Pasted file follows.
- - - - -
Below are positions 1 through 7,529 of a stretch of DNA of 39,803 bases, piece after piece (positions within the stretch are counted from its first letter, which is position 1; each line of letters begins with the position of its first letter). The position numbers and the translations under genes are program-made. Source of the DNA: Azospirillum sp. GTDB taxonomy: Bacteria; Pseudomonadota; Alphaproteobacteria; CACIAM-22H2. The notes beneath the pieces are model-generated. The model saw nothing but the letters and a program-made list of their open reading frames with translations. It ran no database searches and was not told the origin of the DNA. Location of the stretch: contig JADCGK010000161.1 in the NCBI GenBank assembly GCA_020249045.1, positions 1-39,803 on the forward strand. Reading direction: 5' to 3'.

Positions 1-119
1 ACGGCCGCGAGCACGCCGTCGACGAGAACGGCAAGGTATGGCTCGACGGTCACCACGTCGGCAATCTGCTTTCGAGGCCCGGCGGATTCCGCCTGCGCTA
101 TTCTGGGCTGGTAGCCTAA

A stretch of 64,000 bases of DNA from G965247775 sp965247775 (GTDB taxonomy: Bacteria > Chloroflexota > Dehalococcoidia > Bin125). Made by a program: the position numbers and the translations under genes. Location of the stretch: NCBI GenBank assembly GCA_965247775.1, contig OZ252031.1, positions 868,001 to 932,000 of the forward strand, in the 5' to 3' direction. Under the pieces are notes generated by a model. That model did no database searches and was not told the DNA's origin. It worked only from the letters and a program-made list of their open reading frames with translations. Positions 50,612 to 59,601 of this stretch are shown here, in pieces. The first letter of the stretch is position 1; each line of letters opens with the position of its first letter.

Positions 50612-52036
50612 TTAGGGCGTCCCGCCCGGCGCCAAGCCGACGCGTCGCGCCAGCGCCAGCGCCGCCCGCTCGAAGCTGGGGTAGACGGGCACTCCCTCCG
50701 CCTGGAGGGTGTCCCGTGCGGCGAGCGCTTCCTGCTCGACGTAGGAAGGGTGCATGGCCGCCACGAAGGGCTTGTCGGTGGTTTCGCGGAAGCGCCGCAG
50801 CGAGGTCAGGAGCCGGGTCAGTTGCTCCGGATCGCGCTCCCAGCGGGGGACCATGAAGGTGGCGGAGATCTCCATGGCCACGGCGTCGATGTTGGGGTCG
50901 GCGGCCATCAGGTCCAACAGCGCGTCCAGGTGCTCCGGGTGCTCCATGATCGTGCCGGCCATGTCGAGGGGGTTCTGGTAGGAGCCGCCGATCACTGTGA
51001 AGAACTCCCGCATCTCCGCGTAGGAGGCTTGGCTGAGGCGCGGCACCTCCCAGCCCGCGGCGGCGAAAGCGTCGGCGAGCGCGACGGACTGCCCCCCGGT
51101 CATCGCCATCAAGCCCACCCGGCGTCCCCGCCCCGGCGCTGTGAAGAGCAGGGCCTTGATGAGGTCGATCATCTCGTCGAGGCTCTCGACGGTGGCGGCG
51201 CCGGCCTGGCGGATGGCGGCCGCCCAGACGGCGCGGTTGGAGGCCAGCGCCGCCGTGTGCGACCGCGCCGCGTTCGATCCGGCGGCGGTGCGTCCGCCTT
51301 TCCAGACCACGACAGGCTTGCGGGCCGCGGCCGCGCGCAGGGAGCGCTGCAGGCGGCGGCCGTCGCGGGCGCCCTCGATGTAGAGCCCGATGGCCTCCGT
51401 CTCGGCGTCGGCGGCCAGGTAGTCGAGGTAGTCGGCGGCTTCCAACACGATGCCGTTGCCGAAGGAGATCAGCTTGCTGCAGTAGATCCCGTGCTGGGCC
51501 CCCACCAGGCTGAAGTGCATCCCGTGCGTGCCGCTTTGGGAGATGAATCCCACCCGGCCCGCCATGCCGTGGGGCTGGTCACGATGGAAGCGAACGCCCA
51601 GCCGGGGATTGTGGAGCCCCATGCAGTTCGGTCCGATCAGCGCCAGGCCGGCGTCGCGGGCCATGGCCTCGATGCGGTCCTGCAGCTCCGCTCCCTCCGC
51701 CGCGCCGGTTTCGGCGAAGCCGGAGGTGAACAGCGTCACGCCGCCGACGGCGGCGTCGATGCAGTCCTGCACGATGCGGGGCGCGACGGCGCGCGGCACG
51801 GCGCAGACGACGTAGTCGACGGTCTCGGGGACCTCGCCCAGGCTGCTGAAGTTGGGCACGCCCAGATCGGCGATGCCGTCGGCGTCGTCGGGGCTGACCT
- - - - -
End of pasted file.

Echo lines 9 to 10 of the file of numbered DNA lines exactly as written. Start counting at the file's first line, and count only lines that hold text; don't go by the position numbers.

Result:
50801 CGAGGTCAGGAGCCGGGTCAGTTGCTCCGGATCGCGCTCCCAGCGGGGGACCATGAAGGTGGCGGAGATCTCCATGGCCACGGCGTCGATGTTGGGGTCG
50901 GCGGCCATCAGGTCCAACAGCGCGTCCAGGTGCTCCGGGTGCTCCATGATCGTGCCGGCCATGTCGAGGGGGTTCTGGTAGGAGCCGCCGATCACTGTGA